“Mummy, if you tell people you are in therapy, they will think you’re crazy.” Pause. “And I’m not saying you’re crazy. I’m just saying that if you tell people you’re in therapy, they will think your crazy.” Trouble is … sometimes I think I am crazy.
Talking about depression is hard, but not for the reasons you’d think. In this part of the world, depression is still considered a ‘white person disease.’ So I suppose it makes sense I have it, since I’ve often been called the whitest black girl around. Also, for some reason, all my baby’s friends (and their parents) claim I talk like a mzungu.
Depression is sometimes seen as a form of indulgence, because the people that admit to having depression are often upper middle class types in ‘prestigious’ industries like media, advertising, entertainment, or NGOs.
I suppose this is partly because it is people from those industries that would be open to therapy, treatment, and diagnoses. It is also people from those industries that can afford treatment, therapy, or diagnoses.
I read a study that said people in developed countries have higher rates of depression than those from the third world. The study concluded that such people have depression simply because they can afford to. And that’s what makes it hard to talk about depression – the fear – not of being thought of as crazy, but of being reduced to a ‘poor little rich girl.’
To someone struggling to pay their bills or barely surviving from day to day, I must seem pretty shallow. Someone like me claiming to be ‘depressed’ must seem like an insult of massive proportions. I have a good job, a beautiful child, an above-average lifestyle, yet here I am claiming to be so low that I can barely get out of bed.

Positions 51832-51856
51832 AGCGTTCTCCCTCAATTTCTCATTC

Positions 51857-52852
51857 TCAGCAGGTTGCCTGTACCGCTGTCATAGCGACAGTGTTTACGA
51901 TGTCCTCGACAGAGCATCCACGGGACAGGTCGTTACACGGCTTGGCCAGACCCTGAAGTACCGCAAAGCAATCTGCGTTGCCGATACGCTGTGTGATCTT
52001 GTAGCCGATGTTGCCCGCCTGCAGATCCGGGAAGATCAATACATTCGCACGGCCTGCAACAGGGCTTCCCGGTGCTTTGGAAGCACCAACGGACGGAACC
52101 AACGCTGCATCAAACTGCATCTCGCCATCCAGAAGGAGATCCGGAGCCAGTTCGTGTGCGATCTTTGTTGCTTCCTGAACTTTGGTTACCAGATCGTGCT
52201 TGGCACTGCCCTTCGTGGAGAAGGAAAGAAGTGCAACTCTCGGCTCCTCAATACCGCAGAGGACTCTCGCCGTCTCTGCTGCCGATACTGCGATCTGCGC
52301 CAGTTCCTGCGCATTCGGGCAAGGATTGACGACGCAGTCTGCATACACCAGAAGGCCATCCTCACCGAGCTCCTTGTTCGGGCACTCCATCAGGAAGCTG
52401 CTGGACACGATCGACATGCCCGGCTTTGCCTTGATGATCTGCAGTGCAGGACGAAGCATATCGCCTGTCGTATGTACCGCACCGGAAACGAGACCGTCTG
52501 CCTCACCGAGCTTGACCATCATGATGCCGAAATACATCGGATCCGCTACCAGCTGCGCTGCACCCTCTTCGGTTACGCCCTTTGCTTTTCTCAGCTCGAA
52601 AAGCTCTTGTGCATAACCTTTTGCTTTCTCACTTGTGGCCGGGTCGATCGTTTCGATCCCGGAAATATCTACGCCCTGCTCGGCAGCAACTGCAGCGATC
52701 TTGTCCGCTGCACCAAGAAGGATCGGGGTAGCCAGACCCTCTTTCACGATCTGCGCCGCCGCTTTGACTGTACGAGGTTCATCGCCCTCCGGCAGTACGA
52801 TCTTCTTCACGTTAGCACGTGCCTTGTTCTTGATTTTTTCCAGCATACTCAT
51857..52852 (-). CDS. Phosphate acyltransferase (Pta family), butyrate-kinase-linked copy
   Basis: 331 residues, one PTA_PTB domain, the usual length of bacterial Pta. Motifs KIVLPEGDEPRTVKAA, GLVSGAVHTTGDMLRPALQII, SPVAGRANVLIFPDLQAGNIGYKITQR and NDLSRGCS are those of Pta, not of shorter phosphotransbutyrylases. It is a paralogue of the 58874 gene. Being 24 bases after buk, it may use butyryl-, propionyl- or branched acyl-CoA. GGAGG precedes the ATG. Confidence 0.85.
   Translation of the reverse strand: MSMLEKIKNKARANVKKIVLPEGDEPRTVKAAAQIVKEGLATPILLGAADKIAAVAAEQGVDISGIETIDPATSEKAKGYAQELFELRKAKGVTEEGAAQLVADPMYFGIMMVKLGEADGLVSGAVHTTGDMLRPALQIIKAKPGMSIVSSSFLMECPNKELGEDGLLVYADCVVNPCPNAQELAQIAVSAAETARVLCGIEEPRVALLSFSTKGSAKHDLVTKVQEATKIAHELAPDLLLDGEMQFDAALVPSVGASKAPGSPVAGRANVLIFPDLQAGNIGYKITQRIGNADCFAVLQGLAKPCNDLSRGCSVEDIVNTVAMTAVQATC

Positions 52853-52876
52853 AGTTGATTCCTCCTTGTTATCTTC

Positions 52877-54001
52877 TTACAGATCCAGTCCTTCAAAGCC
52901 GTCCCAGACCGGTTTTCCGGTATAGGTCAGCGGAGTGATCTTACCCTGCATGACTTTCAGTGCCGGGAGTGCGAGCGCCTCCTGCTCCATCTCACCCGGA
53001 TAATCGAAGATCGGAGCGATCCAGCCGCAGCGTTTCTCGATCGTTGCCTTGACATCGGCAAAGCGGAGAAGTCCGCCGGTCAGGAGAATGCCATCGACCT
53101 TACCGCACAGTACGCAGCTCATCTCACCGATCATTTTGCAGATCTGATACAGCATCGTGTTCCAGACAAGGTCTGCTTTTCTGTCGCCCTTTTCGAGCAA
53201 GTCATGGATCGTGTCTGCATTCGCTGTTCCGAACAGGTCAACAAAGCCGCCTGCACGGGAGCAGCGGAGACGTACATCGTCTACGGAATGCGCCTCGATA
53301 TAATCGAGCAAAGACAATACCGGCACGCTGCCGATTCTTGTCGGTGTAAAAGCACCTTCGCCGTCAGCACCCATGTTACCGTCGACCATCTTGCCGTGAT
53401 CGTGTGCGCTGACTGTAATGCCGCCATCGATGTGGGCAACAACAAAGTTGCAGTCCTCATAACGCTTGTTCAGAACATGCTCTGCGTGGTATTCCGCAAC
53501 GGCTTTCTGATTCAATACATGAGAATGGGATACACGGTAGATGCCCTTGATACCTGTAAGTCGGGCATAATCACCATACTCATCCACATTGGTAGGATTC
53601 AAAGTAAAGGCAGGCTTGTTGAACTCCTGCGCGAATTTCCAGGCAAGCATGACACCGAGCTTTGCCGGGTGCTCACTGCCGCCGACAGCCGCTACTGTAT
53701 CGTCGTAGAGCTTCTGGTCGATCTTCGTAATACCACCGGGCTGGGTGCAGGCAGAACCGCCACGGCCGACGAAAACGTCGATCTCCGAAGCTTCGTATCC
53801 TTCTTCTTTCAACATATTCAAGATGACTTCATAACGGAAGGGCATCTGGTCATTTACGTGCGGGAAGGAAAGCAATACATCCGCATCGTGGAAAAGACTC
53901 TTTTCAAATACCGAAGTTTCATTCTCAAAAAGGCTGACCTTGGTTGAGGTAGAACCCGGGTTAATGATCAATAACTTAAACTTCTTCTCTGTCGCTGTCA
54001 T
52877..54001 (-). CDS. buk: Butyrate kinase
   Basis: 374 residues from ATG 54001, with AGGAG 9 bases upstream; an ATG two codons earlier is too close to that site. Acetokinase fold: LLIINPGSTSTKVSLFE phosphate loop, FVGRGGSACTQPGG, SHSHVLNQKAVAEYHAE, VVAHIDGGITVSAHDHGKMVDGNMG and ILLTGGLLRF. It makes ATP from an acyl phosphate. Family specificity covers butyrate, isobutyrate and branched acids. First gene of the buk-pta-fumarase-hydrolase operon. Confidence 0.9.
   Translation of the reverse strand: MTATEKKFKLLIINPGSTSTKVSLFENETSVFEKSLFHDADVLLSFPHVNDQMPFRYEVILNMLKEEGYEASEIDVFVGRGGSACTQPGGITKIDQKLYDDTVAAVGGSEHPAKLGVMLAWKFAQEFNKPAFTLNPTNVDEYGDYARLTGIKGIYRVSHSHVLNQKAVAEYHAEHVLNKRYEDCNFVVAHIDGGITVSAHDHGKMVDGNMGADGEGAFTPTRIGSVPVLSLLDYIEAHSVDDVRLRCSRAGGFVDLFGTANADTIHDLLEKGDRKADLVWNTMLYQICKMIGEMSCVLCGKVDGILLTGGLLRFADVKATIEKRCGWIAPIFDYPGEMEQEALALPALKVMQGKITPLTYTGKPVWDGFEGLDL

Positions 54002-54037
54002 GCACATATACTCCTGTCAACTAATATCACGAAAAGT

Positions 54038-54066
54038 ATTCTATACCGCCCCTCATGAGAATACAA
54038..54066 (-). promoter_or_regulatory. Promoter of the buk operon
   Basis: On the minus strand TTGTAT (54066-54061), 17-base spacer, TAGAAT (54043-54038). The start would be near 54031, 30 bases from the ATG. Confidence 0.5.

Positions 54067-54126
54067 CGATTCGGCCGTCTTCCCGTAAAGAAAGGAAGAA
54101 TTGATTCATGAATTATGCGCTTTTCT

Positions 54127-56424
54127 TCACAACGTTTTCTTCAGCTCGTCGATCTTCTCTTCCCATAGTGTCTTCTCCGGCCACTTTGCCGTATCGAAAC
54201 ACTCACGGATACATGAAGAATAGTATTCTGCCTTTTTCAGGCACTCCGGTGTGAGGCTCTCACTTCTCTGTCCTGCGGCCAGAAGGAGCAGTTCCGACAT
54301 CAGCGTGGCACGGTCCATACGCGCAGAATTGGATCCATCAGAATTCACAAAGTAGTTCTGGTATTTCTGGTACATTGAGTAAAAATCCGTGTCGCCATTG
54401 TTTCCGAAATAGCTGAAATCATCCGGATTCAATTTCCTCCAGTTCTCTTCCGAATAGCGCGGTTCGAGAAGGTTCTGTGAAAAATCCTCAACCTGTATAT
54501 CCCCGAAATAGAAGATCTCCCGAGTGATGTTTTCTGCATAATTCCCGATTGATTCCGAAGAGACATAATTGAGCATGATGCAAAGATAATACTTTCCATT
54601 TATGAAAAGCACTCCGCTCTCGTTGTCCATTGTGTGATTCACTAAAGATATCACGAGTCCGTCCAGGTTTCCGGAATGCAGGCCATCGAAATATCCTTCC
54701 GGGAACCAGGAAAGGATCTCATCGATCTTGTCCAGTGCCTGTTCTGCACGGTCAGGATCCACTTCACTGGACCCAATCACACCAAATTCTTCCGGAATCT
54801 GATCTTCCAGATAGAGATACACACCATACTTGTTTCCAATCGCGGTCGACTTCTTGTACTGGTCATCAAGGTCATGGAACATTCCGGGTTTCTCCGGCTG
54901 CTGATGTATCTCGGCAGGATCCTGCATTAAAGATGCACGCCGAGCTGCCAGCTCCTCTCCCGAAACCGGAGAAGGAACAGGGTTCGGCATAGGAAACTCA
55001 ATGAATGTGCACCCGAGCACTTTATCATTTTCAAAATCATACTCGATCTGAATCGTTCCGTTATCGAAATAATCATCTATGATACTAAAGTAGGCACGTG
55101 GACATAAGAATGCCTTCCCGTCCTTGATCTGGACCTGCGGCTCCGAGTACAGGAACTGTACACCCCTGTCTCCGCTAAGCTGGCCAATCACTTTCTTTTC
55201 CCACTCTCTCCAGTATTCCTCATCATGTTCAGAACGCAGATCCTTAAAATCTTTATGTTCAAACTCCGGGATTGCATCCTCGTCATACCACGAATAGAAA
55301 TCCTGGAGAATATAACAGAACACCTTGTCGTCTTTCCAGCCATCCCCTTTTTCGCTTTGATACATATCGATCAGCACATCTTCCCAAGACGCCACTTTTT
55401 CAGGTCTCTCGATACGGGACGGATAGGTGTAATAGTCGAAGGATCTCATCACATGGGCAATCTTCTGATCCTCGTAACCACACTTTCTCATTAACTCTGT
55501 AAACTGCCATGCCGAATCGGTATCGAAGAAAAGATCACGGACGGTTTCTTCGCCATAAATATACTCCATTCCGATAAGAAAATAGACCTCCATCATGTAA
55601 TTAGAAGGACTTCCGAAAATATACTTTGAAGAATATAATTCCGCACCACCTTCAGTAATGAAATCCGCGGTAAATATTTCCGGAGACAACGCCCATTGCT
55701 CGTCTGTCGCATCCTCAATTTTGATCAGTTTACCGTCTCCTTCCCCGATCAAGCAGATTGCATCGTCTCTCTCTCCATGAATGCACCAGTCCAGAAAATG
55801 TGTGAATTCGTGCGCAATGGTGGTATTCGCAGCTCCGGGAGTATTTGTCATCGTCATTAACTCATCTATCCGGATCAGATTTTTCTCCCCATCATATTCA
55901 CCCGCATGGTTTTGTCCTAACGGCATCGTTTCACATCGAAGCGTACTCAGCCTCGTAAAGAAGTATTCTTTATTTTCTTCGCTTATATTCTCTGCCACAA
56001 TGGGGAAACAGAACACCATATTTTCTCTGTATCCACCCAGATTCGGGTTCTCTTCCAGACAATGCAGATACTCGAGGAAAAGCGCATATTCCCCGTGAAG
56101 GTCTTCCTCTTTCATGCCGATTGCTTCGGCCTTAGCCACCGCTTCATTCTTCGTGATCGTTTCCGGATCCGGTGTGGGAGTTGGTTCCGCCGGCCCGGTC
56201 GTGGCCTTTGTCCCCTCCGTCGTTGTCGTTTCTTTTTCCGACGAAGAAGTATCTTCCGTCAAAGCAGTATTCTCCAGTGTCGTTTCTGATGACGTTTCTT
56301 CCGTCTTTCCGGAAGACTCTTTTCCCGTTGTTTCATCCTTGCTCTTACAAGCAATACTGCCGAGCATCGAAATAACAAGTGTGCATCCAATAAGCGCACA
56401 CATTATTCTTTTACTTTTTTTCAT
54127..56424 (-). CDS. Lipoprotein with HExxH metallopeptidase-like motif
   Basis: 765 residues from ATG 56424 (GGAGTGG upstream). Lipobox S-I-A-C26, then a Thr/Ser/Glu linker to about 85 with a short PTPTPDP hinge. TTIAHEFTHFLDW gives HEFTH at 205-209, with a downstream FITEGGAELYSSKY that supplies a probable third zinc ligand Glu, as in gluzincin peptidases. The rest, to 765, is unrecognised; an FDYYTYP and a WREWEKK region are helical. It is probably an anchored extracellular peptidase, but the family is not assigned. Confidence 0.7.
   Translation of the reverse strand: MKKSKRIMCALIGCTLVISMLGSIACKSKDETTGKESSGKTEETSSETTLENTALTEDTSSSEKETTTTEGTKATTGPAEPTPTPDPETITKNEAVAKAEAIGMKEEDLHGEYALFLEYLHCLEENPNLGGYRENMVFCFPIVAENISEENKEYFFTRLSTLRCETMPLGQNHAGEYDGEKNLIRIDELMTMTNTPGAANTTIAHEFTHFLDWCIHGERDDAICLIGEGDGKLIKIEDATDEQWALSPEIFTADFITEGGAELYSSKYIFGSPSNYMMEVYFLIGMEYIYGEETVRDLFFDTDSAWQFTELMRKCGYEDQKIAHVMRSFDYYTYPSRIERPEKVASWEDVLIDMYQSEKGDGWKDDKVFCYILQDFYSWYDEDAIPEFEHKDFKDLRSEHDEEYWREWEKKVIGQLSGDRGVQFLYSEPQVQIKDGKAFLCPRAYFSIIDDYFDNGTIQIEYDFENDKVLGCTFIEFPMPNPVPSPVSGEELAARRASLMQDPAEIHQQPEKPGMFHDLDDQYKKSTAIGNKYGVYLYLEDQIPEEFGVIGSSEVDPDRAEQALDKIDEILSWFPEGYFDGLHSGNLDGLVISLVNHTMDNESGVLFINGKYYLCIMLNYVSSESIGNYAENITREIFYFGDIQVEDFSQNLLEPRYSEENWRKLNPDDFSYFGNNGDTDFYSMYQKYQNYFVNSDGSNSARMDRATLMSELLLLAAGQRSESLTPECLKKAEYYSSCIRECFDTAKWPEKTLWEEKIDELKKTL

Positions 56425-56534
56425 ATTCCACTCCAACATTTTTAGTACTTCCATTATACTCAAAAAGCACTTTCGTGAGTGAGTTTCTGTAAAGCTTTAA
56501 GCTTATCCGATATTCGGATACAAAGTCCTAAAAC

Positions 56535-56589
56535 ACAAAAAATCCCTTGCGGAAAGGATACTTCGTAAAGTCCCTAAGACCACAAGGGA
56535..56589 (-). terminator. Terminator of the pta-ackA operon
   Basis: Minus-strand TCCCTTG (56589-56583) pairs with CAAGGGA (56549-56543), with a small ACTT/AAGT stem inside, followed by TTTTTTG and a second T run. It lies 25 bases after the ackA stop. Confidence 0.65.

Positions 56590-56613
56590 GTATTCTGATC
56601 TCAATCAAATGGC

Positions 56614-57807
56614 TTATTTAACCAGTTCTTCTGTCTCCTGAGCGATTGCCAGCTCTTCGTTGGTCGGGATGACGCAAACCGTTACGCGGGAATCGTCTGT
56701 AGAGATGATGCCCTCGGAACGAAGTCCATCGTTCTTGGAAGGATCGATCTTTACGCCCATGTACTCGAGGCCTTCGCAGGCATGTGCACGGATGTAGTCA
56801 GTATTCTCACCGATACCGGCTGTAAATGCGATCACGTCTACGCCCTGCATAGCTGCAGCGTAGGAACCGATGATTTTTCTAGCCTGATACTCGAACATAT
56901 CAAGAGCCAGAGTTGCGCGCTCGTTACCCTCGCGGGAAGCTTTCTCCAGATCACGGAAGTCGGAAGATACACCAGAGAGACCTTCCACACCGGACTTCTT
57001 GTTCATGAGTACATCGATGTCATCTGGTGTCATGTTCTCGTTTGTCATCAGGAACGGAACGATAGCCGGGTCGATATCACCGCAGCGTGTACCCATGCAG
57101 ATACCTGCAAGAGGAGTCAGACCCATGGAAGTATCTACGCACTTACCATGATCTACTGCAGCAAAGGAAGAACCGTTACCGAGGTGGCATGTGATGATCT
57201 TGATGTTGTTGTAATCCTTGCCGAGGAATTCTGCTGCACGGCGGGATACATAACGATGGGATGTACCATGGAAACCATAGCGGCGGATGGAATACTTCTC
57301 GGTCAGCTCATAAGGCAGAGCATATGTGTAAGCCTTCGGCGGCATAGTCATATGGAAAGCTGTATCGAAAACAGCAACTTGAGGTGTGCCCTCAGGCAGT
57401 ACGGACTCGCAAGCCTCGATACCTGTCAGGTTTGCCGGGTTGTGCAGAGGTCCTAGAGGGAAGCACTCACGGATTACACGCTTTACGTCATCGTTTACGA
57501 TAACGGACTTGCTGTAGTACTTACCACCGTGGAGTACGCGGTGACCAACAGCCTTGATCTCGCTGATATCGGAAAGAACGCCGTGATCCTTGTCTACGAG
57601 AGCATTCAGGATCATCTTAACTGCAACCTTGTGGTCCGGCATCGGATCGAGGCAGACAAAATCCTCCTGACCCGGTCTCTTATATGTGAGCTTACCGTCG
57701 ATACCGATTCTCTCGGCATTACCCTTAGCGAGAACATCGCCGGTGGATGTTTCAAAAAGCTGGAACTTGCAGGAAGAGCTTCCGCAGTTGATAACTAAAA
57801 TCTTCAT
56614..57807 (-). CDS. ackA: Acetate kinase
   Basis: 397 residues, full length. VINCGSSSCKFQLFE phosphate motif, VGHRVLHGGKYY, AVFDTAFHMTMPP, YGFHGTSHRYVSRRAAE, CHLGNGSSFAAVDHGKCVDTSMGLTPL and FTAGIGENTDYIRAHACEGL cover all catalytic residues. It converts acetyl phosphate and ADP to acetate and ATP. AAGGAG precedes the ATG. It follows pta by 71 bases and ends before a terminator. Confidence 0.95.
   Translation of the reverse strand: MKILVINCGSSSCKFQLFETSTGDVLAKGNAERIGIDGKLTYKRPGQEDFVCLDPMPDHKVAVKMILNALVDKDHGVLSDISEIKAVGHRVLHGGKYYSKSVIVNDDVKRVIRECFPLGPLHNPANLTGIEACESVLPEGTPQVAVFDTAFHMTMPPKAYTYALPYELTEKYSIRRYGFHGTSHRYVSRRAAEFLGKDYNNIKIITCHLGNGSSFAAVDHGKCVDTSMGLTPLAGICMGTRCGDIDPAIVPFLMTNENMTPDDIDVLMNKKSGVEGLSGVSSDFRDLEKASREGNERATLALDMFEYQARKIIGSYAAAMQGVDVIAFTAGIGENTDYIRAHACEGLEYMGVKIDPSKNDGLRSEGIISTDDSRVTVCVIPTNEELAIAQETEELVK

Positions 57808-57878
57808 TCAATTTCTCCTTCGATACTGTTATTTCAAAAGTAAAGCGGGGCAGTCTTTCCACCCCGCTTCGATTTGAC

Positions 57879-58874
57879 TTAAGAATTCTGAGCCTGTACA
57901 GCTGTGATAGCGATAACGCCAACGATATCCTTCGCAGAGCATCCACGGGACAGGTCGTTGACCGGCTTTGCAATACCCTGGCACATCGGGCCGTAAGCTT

Here is a person with more than most people would dream of having … brazenly claiming she wants to die. I guess that’s why I’ve been described as seeking attention, emo, fake-deep, spoilt, bored, undersexed, ungrateful, melodramatic … insane.
And yet that’s what depression is. An inexplicable sickness that mocks all the joys and blessing in your life, leaving you feeling worthless and dead, like your existence doesn’t matter, and like the world would be better off without you.
In many ways, Robin Williams proved that to the world, and by his death, he spoke for all of us that live what he lived. Robin Williams is gone, but by some miracle, we’re still here.
A few days ago, I found out about Project Semicolon. It’s a movement started by Angela Bleuel in honour of her father, who killed himself when she was 18. She started the project to offer hope, love, inspiration, and encouragement to people struggling with depression, suicide, addiction and self-injury. In her words: